First, to show that B through E are wrong, formally one has to come up with counterexamples. For example, the fact that , while C says and there is no obvious way to prove that does not automatically imply that C is false. Chances are, however, that random 2 x 2 matrices with integer coefficients from 0 to 3 will provide a counterexample. You can do computations in WolframAlpha; see this help page. (Though, if you will have tests where you can't use computers, it is highly recommended to get used to do computations by hand.)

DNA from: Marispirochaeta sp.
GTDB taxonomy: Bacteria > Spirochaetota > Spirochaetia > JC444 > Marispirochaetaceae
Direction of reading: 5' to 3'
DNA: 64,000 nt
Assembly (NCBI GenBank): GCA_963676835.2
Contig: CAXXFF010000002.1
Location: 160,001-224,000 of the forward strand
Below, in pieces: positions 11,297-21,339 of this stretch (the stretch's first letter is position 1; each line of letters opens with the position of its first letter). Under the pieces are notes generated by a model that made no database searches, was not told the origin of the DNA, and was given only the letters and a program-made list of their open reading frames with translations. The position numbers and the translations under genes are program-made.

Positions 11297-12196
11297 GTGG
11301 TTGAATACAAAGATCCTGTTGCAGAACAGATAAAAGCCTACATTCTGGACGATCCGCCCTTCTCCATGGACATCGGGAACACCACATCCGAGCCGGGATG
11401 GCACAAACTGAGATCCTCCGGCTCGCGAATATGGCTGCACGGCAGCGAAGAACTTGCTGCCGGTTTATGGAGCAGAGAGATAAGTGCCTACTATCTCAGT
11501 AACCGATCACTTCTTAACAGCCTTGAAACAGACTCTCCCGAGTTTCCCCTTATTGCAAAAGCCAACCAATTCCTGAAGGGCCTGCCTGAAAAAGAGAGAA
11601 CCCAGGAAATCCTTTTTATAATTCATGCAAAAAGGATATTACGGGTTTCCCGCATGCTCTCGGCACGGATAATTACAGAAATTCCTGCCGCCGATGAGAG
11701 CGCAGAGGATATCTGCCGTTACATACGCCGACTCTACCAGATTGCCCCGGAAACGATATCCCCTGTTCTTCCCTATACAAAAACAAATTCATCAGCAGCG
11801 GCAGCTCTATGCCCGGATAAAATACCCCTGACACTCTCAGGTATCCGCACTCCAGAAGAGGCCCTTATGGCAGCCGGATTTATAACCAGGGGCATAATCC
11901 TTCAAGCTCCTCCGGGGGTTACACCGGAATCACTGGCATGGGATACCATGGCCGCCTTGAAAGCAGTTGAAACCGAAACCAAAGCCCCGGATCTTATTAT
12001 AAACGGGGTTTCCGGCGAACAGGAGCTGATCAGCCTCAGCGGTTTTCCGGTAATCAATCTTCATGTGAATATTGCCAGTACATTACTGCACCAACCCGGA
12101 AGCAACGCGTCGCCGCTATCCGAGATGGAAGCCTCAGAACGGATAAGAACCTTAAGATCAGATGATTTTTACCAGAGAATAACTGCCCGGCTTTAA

A.

For B through D, I'll just show where potential proofs don't go through. Matrix multiplication is in general non-commutative. In B, . In fact, you'll learn that gives the same linear transformation as but in a different basis. C was discussed above. In D, , but again there is no reason why .

For E, consider, for example . Finally, .